Looking for an entry level job or internship in math? This is an overview of how to approach the search and a list of companies that might have relevant entry level and internship opportunities.
The jackpot for last Friday’s Mega Millions drawing exceeded half a billion dollars, making it the largest lottery jackpot in world history. As people poured out to purchase tickets, one statistician explained the odds of winning in easily understandable terms. Apparently people are 19 times as likely to be struck by lightning twice, 33 times as likely to be killed in the next year by bees, and 40 times as likely to be dealt five blackjacks in a row as they are to win Mega Millions. Those don’t seem like good odds, do they? Maybe that’s why I sadly wasn’t one of the three people with the winning numbers. While the job of a Statistician doesn’t always involving informing the public of their terrible purchasing decisions, it does revolve around collecting and interpreting numerical data to help inform decisions.
A Statistician applies mathematical theories to collect, organize, interpret, and summarize numerical data to provide usable information. They not only picture the data, but they have to explain and apply it. Statisticians are needed in both the private and public sectors, so there are many fields to specialize in like biostatistics, agricultural statistics, business statistics, or economic statistics. For example, survey statisticians collect information from a carefully specified sample and extend the results to an entire population, government statisticians conduct experiments to aid in the development of public policy and social programs, and statistical scientists analyze and validate the results of clinical trials, and business statisticians predict the need for goods and services in the future.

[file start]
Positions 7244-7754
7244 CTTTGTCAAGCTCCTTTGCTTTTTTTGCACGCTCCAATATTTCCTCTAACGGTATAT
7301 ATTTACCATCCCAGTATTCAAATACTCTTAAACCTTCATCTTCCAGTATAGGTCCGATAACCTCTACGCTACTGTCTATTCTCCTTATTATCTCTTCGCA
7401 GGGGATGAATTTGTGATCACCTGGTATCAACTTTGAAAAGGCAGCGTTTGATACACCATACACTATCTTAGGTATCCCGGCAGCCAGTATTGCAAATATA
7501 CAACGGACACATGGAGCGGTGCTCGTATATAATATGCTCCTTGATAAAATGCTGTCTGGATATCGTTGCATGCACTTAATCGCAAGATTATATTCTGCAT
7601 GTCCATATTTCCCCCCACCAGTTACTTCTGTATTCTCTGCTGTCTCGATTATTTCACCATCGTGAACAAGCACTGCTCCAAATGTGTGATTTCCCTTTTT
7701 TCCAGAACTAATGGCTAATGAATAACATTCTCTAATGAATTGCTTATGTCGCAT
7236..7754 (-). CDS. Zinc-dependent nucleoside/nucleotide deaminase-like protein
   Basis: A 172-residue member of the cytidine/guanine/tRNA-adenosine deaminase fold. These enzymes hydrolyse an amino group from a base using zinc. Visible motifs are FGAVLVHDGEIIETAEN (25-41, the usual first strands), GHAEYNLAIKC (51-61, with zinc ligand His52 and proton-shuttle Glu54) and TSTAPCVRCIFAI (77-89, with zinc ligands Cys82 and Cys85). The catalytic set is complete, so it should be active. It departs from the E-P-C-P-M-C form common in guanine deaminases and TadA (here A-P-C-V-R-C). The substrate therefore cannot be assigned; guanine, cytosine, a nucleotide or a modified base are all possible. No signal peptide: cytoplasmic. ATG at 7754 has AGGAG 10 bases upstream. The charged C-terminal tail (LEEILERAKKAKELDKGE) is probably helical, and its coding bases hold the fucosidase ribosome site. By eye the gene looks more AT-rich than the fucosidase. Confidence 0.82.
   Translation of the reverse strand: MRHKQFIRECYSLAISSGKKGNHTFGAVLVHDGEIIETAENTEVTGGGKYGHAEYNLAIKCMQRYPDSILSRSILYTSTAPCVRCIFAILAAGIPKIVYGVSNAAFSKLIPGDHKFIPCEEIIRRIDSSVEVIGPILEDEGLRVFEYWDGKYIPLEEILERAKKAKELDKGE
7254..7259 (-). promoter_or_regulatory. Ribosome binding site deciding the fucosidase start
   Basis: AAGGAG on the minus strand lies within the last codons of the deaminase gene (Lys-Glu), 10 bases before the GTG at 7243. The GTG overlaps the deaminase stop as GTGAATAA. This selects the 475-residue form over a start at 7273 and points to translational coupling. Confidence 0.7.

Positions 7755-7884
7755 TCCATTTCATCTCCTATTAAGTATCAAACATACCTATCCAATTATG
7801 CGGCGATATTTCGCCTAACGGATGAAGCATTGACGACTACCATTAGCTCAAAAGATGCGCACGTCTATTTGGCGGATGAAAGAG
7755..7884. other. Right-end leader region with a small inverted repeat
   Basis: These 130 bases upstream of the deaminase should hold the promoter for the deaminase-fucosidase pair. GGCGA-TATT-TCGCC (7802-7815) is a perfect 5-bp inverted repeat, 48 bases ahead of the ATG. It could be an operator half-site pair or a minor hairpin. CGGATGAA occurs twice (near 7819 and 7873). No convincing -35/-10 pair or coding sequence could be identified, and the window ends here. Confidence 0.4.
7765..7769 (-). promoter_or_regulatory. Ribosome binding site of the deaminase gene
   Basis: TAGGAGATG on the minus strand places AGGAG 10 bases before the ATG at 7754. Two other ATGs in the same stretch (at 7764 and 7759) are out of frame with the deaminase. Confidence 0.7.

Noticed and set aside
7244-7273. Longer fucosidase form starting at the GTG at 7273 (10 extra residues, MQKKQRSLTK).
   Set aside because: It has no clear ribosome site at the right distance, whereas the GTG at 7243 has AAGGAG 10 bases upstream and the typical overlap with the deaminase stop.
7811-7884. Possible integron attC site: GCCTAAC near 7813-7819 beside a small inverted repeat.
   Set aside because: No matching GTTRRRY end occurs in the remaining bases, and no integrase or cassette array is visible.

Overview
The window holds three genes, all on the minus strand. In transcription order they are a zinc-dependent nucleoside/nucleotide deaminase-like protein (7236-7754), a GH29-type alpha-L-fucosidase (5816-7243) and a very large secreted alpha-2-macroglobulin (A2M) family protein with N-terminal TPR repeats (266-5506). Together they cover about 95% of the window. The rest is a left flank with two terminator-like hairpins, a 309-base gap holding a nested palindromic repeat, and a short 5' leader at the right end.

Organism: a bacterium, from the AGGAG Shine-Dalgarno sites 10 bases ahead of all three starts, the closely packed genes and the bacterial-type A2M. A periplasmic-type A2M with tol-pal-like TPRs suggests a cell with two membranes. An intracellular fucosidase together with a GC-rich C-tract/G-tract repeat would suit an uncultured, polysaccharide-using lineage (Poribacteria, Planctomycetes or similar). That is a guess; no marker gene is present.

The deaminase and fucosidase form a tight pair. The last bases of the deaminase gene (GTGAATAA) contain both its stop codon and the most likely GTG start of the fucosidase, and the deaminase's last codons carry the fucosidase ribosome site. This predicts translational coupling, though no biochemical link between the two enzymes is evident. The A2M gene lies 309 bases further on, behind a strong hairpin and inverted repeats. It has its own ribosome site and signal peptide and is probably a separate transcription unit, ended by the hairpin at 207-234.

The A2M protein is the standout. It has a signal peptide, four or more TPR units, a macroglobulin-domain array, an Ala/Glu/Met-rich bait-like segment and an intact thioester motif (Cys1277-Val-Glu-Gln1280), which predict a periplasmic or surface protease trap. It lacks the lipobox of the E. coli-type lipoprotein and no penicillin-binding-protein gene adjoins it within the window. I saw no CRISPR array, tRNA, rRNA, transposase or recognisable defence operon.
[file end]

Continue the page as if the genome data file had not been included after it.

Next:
While a typical day for a Statistician will vary, it generally includes spending over half the day in front of a computer and might include some of these tasks:
While entry-level Statisticians can expect to earn around $30,000 per year, the average salary for a Statistician is between $41,601 and $124,561 per year. From there you can go on to become a Biostatistician ($47,414-$130,705 on average per year), or SAS Programmer ($44,921-$110,118 on average per year).
Here are some hot spots for Statisticians:
To be a Statistician you must have a bachelor’s degree in Mathematics or Statistics. A master’s degree or Ph.D. is very helpful and often recommended for higher-level positions. Furthermore you should consider another major (or a minor) that reflects your potential professional direction, such as economics, computer and material science, or biology, which will give you an advantage when seeking employment. You’ll also need to have strong analytical skills and interpersonal skills, as part of the job is communicating your findings to others.
If math still sounds like your cup of tea, here are a few things you should do to get started.
|Mathematics-Part-Time Faculty (collegewide)|
Montgomery College Rockville, MD
|Early Childhood / Elementary Teacher (SY17-18)|
Mundo Verde Washington, DC
|Senior Scientist/S&T Advisor|
Integrity Applications Incorporated Vienna, VA
Eliassen Group Gaithersburg, MD
|ESG Quantitative Research Analyst|
Eaton Vance Investment Managers Bethesda, MD
|Nutrition Services Supervisor|
Virginia Hospital Center Arlington, VA
|Operations Research Analyst|
Leidos Reston, VA
InCadence Strategic Solutions Bethesda, MD
|Quantitative Analytics Sr|
Freddie Mac McLean, VA
Northwest FCU Herndon, VA
Check out the latest job and internship postings in math.